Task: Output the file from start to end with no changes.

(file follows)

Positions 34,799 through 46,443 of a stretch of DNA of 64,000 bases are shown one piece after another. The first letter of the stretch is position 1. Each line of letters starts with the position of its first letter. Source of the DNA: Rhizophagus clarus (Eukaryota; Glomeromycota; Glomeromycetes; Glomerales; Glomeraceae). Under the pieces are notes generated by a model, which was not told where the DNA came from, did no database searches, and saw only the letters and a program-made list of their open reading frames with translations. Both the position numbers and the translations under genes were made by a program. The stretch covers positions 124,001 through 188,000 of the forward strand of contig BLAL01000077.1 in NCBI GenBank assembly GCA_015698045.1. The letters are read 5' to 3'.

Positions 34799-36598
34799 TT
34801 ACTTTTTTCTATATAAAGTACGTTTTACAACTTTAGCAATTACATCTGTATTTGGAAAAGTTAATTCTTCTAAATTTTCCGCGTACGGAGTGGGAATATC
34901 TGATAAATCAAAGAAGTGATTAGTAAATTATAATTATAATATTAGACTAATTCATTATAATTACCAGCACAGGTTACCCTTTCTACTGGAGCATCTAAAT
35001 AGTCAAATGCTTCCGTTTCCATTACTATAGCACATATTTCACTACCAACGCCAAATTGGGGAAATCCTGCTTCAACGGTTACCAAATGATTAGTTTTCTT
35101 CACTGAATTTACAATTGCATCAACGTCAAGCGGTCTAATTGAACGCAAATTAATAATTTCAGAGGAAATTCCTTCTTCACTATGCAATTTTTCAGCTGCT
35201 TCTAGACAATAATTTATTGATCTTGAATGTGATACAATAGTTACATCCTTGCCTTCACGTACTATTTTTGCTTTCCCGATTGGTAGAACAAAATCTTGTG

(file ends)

Positions 34,799 through 46,443 of a stretch of DNA of 64,000 bases are shown one piece after another. The first letter of the stretch is position 1. Each line of letters starts with the position of its first letter. Source of the DNA: Rhizophagus clarus (Eukaryota; Glomeromycota; Glomeromycetes; Glomerales; Glomeraceae). Under the pieces are notes generated by a model, which was not told where the DNA came from, did no database searches, and saw only the letters and a program-made list of their open reading frames with translations. Both the position numbers and the translations under genes were made by a program. The stretch covers positions 124,001 through 188,000 of the forward strand of contig BLAL01000077.1 in NCBI GenBank assembly GCA_015698045.1. The letters are read 5' to 3'.

Positions 34799-36598
34799 TT
34801 ACTTTTTTCTATATAAAGTACGTTTTACAACTTTAGCAATTACATCTGTATTTGGAAAAGTTAATTCTTCTAAATTTTCCGCGTACGGAGTGGGAATATC
34901 TGATAAATCAAAGAAGTGATTAGTAAATTATAATTATAATATTAGACTAATTCATTATAATTACCAGCACAGGTTACCCTTTCTACTGGAGCATCTAAAT
35001 AGTCAAATGCTTCCGTTTCCATTACTATAGCACATATTTCACTACCAACGCCAAATTGGGGAAATCCTGCTTCAACGGTTACCAAATGATTAGTTTTCTT
35101 CACTGAATTTACAATTGCATCAACGTCAAGCGGTCTAATTGAACGCAAATTAATAATTTCAGAGGAAATTCCTTCTTCACTATGCAATTTTTCAGCTGCT
35201 TCTAGACAATAATTTATTGATCTTGAATGTGATACAATAGTTACATCCTTGCCTTCACGTACTATTTTTGCTTTCCCGATTGGTAGAACAAAATCTTGTG